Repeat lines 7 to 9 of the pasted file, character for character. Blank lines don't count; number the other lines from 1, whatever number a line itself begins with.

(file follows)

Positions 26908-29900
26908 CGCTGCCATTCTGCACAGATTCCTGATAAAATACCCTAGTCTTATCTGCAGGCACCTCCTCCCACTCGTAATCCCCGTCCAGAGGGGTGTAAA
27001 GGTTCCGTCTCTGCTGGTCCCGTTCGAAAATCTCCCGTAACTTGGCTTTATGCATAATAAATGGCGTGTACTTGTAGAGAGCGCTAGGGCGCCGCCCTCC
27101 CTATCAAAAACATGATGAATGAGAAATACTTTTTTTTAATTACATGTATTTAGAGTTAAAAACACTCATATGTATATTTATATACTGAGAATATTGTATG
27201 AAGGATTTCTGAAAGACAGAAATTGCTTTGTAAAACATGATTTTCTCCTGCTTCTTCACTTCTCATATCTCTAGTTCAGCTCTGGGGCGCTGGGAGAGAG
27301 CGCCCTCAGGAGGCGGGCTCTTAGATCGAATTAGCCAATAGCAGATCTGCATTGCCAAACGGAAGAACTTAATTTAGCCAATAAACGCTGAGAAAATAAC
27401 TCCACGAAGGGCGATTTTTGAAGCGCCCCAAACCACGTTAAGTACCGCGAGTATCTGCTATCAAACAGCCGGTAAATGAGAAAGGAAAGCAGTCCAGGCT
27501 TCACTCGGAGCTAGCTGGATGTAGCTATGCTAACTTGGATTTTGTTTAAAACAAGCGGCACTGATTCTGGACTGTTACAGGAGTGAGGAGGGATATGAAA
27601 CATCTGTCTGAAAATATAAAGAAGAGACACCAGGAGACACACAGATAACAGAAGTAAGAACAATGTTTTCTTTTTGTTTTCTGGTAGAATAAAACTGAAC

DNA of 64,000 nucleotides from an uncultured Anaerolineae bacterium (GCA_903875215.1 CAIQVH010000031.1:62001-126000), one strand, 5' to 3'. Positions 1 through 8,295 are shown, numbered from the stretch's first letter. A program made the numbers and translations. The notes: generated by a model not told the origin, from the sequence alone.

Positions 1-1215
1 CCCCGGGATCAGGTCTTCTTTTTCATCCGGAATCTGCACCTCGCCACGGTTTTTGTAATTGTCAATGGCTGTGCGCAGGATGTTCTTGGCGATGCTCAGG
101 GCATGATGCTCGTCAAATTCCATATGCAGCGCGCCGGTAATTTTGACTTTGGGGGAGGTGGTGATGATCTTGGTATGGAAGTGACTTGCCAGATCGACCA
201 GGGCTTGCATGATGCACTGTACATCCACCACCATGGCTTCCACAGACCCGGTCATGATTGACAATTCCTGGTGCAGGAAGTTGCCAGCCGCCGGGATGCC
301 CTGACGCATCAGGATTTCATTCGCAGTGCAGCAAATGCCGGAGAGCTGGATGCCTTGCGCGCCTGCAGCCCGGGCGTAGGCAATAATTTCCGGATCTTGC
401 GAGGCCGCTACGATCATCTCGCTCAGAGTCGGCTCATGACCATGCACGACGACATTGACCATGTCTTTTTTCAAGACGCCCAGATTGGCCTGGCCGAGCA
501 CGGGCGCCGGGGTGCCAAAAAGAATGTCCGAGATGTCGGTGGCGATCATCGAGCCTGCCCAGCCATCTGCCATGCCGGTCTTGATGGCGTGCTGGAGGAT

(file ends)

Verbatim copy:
27401 TCCACGAAGGGCGATTTTTGAAGCGCCCCAAACCACGTTAAGTACCGCGAGTATCTGCTATCAAACAGCCGGTAAATGAGAAAGGAAAGCAGTCCAGGCT
27501 TCACTCGGAGCTAGCTGGATGTAGCTATGCTAACTTGGATTTTGTTTAAAACAAGCGGCACTGATTCTGGACTGTTACAGGAGTGAGGAGGGATATGAAA
27601 CATCTGTCTGAAAATATAAAGAAGAGACACCAGGAGACACACAGATAACAGAAGTAAGAACAATGTTTTCTTTTTGTTTTCTGGTAGAATAAAACTGAAC